TCU Retirees Helping Nonprofit and Public Organizations Better Serve the Fort Worth Community
Download the concept paper by Larry Adams describing the proposed program for the TCU Retirees’ Association.
Volunteering and Service: Member Survey Results
By Judy Groulx
Many of us can probably either quote or closely paraphrase parts of TCU’s mission statement: To educate individuals to think and act as ethical leaders and responsible citizens in the global community. Recently we polled our membership to find that many of us are, indeed, acting as responsible citizens in our community.
The purpose of the survey was to ascertain what role, if any, the TCURA might play in supporting or facilitating retirees’ service activities. We gathered information from 114 survey participants, representing about 20% of all members who receive email correspondence from the Association, along with several who filled out paper-pencil surveys.
Respondents named agencies and nonprofits where they volunteer and provided descriptions of a wide variety of service activities. We are engaged in over 80 different areas, including churches, courts and prisons, libraries, gardens, museums, schools, political organizations, environmental agencies, neighborhoods, health agencies and hospices. We are serving the homeless and hungry, veterans, school children and youth, victims, refugees, animals, and the elderly. Most frequently mentioned were church-associated activities or responsibilities, Meals
on Wheels, and serving as a board member for non-profits.
Given how dedicated this group of retirees are, already, it is notable that quite a few people (25%) report that they have time to learn about new volunteering opportunities, while nearly 50% indicated that they would participate in one-time service event. A smaller number (12%) would appreciate TCURA support for seeking volunteer and service opportunities.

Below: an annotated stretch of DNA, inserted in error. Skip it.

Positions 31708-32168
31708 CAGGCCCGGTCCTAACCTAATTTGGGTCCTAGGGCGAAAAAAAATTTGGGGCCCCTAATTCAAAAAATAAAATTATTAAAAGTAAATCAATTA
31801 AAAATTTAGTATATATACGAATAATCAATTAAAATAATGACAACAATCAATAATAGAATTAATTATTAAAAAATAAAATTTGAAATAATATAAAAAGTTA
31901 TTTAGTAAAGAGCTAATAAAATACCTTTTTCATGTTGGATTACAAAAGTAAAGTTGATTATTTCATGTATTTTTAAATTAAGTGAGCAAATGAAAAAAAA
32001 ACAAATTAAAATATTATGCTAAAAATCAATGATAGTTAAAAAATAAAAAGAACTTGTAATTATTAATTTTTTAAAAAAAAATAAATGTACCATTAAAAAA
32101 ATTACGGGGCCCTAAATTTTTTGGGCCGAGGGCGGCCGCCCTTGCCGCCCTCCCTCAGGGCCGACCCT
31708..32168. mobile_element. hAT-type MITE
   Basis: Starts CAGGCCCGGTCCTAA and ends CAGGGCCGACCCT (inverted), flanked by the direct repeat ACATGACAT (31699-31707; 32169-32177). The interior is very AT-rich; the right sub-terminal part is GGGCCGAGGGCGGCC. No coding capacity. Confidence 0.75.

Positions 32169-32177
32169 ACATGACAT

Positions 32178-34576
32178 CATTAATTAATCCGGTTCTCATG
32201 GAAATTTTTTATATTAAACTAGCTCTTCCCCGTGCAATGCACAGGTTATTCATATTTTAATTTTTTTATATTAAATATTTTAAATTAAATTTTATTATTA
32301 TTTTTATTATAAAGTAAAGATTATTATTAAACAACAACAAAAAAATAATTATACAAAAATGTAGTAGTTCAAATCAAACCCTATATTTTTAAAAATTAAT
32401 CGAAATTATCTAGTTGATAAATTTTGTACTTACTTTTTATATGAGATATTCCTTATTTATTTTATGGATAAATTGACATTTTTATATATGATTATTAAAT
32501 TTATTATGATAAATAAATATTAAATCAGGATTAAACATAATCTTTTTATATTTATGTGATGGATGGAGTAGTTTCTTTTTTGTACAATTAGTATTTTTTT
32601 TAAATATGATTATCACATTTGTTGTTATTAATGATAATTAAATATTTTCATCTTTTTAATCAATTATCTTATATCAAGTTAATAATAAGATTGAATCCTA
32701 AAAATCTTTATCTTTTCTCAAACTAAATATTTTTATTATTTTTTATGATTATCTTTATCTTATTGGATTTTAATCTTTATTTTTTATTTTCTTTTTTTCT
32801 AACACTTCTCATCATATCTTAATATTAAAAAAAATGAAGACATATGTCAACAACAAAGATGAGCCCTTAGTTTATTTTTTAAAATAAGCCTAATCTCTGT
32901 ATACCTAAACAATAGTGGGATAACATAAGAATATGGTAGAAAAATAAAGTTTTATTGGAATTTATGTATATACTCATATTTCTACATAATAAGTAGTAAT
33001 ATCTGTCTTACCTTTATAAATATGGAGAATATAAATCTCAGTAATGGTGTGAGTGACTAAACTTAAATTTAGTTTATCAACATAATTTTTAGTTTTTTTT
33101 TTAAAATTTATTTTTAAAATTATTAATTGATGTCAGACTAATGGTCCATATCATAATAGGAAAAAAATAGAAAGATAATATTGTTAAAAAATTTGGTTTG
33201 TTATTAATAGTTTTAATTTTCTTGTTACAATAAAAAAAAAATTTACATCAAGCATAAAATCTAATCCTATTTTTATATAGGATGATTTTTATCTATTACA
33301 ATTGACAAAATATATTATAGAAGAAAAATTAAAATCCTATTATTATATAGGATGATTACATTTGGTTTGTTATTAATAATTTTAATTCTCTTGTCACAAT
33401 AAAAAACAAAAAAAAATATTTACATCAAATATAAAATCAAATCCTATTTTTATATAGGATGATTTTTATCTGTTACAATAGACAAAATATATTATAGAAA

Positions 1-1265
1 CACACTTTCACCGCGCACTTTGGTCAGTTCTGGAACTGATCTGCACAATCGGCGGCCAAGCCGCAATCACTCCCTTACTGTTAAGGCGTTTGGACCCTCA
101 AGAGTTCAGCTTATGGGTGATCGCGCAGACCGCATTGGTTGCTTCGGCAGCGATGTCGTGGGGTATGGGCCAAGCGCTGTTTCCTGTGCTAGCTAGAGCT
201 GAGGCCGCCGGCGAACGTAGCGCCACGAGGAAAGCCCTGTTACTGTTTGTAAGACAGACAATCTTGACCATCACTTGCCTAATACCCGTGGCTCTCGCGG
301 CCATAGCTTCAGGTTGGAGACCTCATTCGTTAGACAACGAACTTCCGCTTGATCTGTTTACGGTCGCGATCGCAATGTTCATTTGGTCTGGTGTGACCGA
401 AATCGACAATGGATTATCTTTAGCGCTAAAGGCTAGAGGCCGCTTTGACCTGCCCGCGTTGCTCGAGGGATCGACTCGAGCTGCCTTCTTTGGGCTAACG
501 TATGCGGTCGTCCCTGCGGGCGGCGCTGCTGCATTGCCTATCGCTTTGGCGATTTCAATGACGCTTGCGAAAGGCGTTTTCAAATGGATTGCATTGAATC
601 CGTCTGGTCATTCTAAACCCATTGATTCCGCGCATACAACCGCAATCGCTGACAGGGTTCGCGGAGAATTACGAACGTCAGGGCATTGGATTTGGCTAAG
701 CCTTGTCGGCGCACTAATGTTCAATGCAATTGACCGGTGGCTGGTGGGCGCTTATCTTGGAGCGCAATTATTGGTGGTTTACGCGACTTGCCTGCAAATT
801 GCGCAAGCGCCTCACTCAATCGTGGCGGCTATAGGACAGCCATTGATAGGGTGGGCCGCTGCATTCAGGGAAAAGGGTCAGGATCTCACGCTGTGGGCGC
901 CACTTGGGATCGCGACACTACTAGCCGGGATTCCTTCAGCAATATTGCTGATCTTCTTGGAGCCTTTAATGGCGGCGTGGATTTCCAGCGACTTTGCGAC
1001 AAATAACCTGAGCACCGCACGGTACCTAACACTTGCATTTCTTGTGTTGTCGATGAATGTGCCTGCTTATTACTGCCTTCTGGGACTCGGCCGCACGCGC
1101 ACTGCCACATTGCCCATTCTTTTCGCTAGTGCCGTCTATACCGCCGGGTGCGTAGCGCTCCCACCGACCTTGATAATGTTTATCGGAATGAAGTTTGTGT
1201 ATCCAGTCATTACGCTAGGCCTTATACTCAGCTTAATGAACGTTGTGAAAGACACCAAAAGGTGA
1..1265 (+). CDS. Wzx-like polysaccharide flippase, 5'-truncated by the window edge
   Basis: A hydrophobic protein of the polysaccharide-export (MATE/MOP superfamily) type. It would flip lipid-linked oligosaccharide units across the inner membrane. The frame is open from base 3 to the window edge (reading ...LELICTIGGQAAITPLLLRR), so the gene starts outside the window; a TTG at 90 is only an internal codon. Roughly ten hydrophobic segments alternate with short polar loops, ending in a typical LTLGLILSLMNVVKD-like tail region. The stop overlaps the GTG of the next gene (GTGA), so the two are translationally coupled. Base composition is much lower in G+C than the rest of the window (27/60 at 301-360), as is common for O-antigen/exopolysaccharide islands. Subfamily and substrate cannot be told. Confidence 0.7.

Interest in seeking professionally- related longer-term service commitments appears to be low, but that may be because the concept was not explained in any detail within the survey. To learn more about what that kind of service entails, you may wish to read Larry’s Adams’ concept paper, which you can download here.
At the end of the survey, over a dozen people provided their names to show interest in following up on survey results. Overall, it appears that this sample of TCU retirees collectively donate considerable time and effort to service.
Given these findings, members of the task force on volunteering and service are taking the following steps:
1. Coordinating with Dr. Roseangela Boyd’s work as Director of Community Engagement. As she assists student groups to match them with volunteering opportunities, she can include TCU retirees by notifying us of upcoming events and helping
us connect with agencies in need and their leaders;
2. Publishing Dr. Boyd’s suggestions and opportunities as part of our newsletter and/or website;
3. Creating a forum where retirees can share descriptions of their service activities and invite colleagues to join them;
4. Explaining in more detail ways that corporations and other universities match volunteers’ professional skills with non-profit agency needs, to initiate consulting projects that may entail pro-bono work, or part time employment in some cases (see TCURA website);
5. Seeking individuals interested in coordinating further with Dr. Boyd’s office, and/or helping mobilize retirees for one-time events.